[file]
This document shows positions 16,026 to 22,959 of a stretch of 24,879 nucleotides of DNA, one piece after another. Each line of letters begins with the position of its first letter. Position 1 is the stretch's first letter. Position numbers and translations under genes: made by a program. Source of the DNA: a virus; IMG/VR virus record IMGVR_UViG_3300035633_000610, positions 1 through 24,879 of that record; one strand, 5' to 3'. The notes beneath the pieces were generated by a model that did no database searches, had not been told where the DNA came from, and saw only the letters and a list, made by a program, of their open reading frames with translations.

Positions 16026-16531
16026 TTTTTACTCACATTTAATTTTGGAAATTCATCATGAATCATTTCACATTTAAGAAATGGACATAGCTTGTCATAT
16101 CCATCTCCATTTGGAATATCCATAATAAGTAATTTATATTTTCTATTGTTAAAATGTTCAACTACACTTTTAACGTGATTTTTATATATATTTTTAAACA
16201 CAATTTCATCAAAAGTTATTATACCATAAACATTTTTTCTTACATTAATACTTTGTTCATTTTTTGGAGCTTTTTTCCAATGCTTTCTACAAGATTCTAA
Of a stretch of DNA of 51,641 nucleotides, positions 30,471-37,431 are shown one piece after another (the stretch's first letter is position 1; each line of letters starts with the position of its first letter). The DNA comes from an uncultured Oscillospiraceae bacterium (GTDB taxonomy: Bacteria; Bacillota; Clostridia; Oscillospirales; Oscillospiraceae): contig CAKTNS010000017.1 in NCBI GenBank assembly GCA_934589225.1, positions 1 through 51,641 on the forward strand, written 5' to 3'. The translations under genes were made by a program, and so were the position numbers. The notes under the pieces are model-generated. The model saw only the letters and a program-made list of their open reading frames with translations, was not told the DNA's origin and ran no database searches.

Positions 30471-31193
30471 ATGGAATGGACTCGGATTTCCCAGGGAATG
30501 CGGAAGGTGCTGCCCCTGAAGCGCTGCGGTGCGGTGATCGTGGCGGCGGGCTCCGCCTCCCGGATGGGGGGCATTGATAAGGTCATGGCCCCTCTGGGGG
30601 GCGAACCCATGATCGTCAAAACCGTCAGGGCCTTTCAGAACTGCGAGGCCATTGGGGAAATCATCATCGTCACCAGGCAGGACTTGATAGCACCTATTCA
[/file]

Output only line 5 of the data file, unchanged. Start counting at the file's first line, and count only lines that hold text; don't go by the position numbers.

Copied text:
16201 CAATTTCATCAAAAGTTATTATACCATAAACATTTTTTCTTACATTAATACTTTGTTCATTTTTTGGAGCTTTTTTCCAATGCTTTCTACAAGATTCTAA